Natural Law – Gravity, weather patterns, atoms, plant life, etc… The typical Sovereignty of God view states that since God has complete control over everything, then the weather patterns we are see are directed by God as is the movement of the smallest ant or bacteria. Under the Consent view, the Creator has granted power and authority to the forces of nature to act according to set parameters. For example, gravity always pulls smaller items of mass towards those of greater mass (i.e. things fall downward). Rain, as Jesus said, falls on the just and the injustice (Matthew 5:45) and towers will fall, sometimes killing people and sometimes not (Luke 13:1-5).
Human Freedom (Free Will) – To have love, one must be willing to face rejection. A view of God who has absolute control does not allows for true love, which is one of that view’s greatest weakness. The Sovereignty of Jesus is a rule that consents to give away the power of choices to humanity and creation. The ant can make a decision about where to go just like a human can choice to love Jesus or not. The four Gospels shows this consent beautifully when you see Jesus gave up control over his mission to 12 guys who, at times, truly screwed up. Yet rather jumping in and taking back control, Jesus work with them and taught them a better way to live.
Participation – This is one of the most powerful attribute of a kingdom ruled by Jesus. We know from multiple sources that Jesus was the Creator God who entered into this world as a human. This shows us a ruler who didn’t just set up the universe and then walk away. Rather, we have a Creator who enters into this crazy, screwed up world to show us the way forward. He didn’t give up on us and take back control over every detailed (a fear based action, btw). Rather he joined himself to us in an act of love.
Mediation – Mediation by definition is the act of stepping into a dispute in order to resolve it. Jesus is like this. There are times when he steps in mediate the actions of humanity and the laws of nature. This is what miracles are – mediations by the grace of God in which he in, through, and around the laws of nature and the consent of humanity to resolve the issue at hand.
If I’m completely honest with myself, I can see the draw of having a God who is in complete control over the good and bad things of this crazy world. I can also see the benefits of having a God who controls and coerce me into doing what I do – not to mention having a God who will step in and fix things when the details get a bit off. Under this view, I – Josh Hopping – really don’t have much to do outside of living. If something goes great, awesome! I’m glad God was there. If things go haywire, great! It’s not my fault so talk to God.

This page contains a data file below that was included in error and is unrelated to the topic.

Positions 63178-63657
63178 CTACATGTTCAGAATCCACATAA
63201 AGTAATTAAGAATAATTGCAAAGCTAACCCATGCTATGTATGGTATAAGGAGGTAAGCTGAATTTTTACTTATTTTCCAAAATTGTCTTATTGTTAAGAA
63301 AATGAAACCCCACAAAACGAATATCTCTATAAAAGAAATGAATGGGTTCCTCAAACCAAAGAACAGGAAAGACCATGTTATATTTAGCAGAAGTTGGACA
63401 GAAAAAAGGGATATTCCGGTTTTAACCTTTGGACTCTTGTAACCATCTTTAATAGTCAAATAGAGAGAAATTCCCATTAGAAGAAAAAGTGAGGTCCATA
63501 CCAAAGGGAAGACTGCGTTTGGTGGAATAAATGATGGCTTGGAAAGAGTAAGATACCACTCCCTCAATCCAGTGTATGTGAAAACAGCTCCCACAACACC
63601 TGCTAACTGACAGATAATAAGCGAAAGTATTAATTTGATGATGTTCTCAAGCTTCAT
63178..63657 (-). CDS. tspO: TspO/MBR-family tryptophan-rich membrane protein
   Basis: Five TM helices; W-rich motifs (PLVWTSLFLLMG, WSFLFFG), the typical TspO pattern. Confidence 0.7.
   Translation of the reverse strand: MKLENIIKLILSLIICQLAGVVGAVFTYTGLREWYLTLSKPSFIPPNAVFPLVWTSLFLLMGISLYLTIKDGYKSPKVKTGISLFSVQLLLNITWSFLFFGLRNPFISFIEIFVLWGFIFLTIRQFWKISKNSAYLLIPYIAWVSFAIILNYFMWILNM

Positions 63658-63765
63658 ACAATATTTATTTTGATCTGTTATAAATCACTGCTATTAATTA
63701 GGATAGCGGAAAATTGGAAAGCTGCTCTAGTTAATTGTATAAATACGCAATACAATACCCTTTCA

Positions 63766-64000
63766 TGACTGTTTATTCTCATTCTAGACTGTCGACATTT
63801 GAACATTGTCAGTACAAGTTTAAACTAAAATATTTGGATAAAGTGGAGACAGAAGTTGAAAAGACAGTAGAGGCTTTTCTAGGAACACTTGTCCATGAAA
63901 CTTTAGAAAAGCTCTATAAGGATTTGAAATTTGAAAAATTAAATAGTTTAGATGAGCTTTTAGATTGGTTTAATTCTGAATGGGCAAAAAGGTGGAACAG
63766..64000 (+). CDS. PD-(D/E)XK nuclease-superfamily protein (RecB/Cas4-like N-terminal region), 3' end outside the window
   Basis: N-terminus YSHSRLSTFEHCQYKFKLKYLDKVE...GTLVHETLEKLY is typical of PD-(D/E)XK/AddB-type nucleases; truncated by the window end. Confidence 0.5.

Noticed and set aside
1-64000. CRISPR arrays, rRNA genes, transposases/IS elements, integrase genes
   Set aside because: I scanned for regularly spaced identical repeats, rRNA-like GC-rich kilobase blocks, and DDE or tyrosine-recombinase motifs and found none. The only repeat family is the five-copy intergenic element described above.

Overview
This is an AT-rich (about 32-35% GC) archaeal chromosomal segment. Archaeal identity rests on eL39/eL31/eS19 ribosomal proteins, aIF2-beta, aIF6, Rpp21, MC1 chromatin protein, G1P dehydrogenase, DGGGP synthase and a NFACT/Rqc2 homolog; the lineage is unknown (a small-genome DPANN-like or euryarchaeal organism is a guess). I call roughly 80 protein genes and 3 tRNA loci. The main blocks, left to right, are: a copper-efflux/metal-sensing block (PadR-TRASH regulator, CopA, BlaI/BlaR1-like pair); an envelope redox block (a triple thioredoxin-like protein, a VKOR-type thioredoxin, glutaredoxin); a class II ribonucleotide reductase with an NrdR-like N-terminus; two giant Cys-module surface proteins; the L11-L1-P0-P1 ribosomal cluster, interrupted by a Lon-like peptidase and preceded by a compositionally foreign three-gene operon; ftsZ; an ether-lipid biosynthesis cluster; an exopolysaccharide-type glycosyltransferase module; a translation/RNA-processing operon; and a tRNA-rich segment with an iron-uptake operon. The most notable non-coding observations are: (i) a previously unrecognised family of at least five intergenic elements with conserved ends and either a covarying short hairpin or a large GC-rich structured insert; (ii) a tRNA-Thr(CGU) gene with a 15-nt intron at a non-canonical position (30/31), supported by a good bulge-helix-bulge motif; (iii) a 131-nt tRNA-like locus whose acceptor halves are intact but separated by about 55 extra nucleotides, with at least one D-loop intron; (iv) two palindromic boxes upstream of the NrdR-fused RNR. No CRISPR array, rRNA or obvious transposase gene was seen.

I know that this may be a bit critical of the typical Sovereignty of God worldview…yet I believe it captures the essence of that view. Yes, the control and coercion bits can be dampened down a bit with Scripture verses talking about humanity’s choices and actions. This is what Arminianism tries to do in reaction to Calvinism. There is also a neo-Calvinism movement within the USA that tries to dampen things down a bit while staying true to the five-points. However, I would argue that all these sub-movements are nothing more than, to use a common phrase, lipstick on a pig. They try to make the best of a bad foundation rather than solving the underlining issue.
I fully recognize that embracing a consenting, participating and mediating Creator is scary. Living in a world in which bad things happen for no reason – where we have an enemy who is trying to destroy us (i.e. satan and the forces of evil) can be daunting. It can mess your mind and make you wonder how anything could ever happen….